Scriptwriting is something seemingly everyone in Hollywood does, from cab drivers to this year’s Oscar host Ellen DeGeneres, who jokingly presented director Martin Scorsese with a script during the telecast. But the percentage of first-time scriptwriters who succeed in getting a feature film made is infinitesimal. And the number nominated for an Academy Award this year was exactly one, Iris Yamashita, for her work on Clint Eastwood’s “Letters From Iwo Jima.”
A Japanese-American born in Missouri and raised in California, Yamashita was working as a Web programmer when she wrote short stories and a script, “Traveler in Tokyo,” about her mother’s experiences in wartime Japan. It won a contest — and came to the attention of scriptwriter and director Paul Haggis, who recommended her to Eastwood for “Letters,” a film depicting the Battle of Iwo Jima from the Japanese point of view.
Eastwood’s big Oscar contender this year was supposed to be “Flags of Our Fathers,” which told the story of the Iwo Jima battle and its aftermath from the American perspective, but “Letters” ended up getting more Oscar nominations — four altogether — including one for Yamashita and Haggis’s original screenplay. They did not win the Oscar, which went to “Little Miss Sunshine,” but the film has been a big success in Japan, where it has grossed nearly 5 billion yen after nine weeks in theaters. [Its U.S. box office, about $13 million, is less impressive.]
The Japan Times interviewed Yamashita by e-mail just before the Oscars.
“Letters from Iwo Jima” has become a huge hit in Japan, attracting everyone from the quickly dwindling war generation to their grandchildren. Did this success surprise you?
Yes. I had hoped it would do well in Japan, but the response has been overwhelming. Many people were just happy that Japanese could be portrayed as human in a film about World War II. A friend of mine took her mother to see the film and it resonated with her mother because she had never met her own father, who was called up to war.
Japanese comment that “Letters” plays like a Japanese film. That is, they feel that it is an “inside” view that does not exoticize the Japanese characters. Did you have any feeling that you were writing for a Japanese audience?
Yes, as I was writing “Letters” I did try to think through my Japanese side. For instance, Paul Haggis had some suggestions that would have been great if an American were saying those words but didn’t sound right to me for these characters, and once I explained this, he understood. In particular, I looked into a lot of first person accounts of WWII from the Japanese perspective of not only soldiers but civilians as well.
What sort of input did you have from Eastwood and Haggis? What did you learn as a scriptwriter by working with them?
Clint Eastwood seemed to like the first draft so much that he really didn’t have many notes. He was very supportive of my ideas from the outset and did a tremendous job of portraying the thoughts and messages I had in mind. Eastwood’s masterful ability to draw out a scene taught me that sometimes a moment of silence can be more powerful than words. Paul Haggis worked with me on the outline and was a great mentor. He was very thoughtful in his suggestions and had some general writing tips, such as to strive for the unexpected.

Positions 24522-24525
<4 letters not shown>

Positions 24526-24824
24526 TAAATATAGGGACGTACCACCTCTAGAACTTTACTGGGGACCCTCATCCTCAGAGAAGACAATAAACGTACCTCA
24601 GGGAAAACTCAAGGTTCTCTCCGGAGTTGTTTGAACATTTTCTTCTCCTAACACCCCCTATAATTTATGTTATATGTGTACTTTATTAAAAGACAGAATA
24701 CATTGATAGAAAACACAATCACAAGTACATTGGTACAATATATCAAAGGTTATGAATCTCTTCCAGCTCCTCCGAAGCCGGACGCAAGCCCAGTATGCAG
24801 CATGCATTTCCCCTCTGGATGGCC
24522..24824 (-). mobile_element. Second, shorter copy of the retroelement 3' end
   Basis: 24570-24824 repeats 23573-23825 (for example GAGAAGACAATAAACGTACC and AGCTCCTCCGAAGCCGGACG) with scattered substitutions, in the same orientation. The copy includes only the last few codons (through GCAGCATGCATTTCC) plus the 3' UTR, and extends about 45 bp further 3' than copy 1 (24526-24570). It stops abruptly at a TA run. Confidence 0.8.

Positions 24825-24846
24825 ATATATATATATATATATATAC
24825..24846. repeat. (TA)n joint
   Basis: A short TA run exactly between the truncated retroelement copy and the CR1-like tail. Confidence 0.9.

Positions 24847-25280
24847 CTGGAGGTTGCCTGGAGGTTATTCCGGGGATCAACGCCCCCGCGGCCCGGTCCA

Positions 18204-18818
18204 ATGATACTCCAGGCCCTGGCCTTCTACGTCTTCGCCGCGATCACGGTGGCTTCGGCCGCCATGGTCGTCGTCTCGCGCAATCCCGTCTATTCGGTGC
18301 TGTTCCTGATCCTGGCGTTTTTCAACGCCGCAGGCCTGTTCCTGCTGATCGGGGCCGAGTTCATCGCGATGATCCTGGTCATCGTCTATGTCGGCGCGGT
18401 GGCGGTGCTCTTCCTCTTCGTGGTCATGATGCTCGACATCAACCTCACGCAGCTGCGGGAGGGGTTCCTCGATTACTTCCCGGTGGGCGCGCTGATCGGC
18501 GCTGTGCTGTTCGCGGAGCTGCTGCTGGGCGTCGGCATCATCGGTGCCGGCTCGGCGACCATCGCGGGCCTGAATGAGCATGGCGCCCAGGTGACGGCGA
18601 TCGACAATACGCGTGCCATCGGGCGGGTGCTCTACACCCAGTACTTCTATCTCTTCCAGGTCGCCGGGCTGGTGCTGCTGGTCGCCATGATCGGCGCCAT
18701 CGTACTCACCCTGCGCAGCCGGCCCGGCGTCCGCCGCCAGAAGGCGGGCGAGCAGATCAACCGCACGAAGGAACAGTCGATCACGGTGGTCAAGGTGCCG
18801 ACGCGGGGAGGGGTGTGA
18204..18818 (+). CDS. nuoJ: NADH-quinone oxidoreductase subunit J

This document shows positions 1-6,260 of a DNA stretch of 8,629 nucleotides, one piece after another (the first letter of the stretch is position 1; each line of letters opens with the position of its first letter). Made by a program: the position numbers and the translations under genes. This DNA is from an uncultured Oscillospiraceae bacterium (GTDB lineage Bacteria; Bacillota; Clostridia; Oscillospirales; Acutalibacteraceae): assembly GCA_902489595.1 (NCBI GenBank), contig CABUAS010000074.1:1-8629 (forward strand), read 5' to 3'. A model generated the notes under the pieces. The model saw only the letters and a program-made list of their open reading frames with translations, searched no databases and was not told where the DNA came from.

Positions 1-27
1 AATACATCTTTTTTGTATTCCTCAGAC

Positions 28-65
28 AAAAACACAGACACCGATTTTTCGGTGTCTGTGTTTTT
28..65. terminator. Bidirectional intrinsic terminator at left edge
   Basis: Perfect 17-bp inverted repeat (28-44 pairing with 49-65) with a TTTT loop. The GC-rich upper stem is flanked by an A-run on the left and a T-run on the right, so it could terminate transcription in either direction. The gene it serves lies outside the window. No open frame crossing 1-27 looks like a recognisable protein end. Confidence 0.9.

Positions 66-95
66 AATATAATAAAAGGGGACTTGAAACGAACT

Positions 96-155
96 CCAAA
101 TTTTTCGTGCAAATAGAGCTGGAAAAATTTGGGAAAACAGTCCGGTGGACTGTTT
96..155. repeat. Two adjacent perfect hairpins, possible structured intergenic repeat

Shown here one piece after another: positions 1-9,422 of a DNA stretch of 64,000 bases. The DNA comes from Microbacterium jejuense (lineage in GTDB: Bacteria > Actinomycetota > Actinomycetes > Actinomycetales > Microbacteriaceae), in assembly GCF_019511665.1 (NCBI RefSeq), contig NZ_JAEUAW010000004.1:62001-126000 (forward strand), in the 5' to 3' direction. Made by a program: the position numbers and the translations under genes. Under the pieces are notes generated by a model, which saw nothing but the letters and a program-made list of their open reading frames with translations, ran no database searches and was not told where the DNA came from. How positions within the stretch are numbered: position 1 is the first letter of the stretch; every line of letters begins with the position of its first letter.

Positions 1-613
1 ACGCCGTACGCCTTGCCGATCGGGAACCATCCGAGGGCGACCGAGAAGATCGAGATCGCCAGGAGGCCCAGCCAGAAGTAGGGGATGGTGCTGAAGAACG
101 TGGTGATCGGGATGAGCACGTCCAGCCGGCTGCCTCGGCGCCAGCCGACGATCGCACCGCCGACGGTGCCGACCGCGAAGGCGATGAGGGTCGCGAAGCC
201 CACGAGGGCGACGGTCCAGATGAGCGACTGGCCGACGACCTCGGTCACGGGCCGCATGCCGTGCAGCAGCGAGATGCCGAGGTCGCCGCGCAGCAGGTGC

The character of Gen. Kuribayashi was, of course, the linchpin for the entire film. How did you approach him? Did you have any concerns about making him a sympathetic character for an American audience?
The letters to his family certainly drew out his character for me. I didn’t have concerns about making him a sympathetic character because I only portrayed what was based on reality. My main difficulty with his character was ensuring that he was active despite being a high-ranking officer and therefore mostly on the sidelines rather than in the heat of the battle.
Were there any scenes that were particularly difficult to write? Do you feel that you are still living with some of the more disturbing scenes?
Yes, the scenes of brutality [on both sides] were particularly difficult. You never know how people are going to react to that, but people seem to understand that those were necessary to show the horrors of war. Certainly, when I was doing my research, I had to put down the material and really wonder how things ever got to that place and how wasteful it all seemed.
Have you already picked your next project? Would you like to continue to work with Japan-related themes — or even try writing a Japanese film?
I have been looking at a number of projects, but nothing that I can talk about yet. I certainly wouldn’t mind working on Japan-related themes. As I am not so familiar with Japanese films, I’m not sure about tackling that. Logistically as well, I’m not sure how that would work. . . .
What is the biggest thing you’ve taken away from this experience?
The reactions from viewers have been the most rewarding thing for me. The fact that the movie seems to have touched people in a way I never imagined makes me feel so honored that I could be a part of the experience.
Do you feel a stronger connection with Japan after writing “Letters?” What, in a few words, are your impressions and feelings about the place?
Yes, through my research for “Letters,” I feel I have learned a lot more about Japan and, in particular, the hardships that Japanese civilians suffered throughout the war and immediately after the war.
See related stories:
Eastwood didn’t idealize Kuribayashi
From knights to pawns
Hollywood waves the flag for Japan
Telling another side of the story
Iwo Jima: ‘A futile battle’ fought without surrender
His Emperor’s reluctant warrior
‘Even the dead were being forced to fight’
War dead said to haunt Iwojima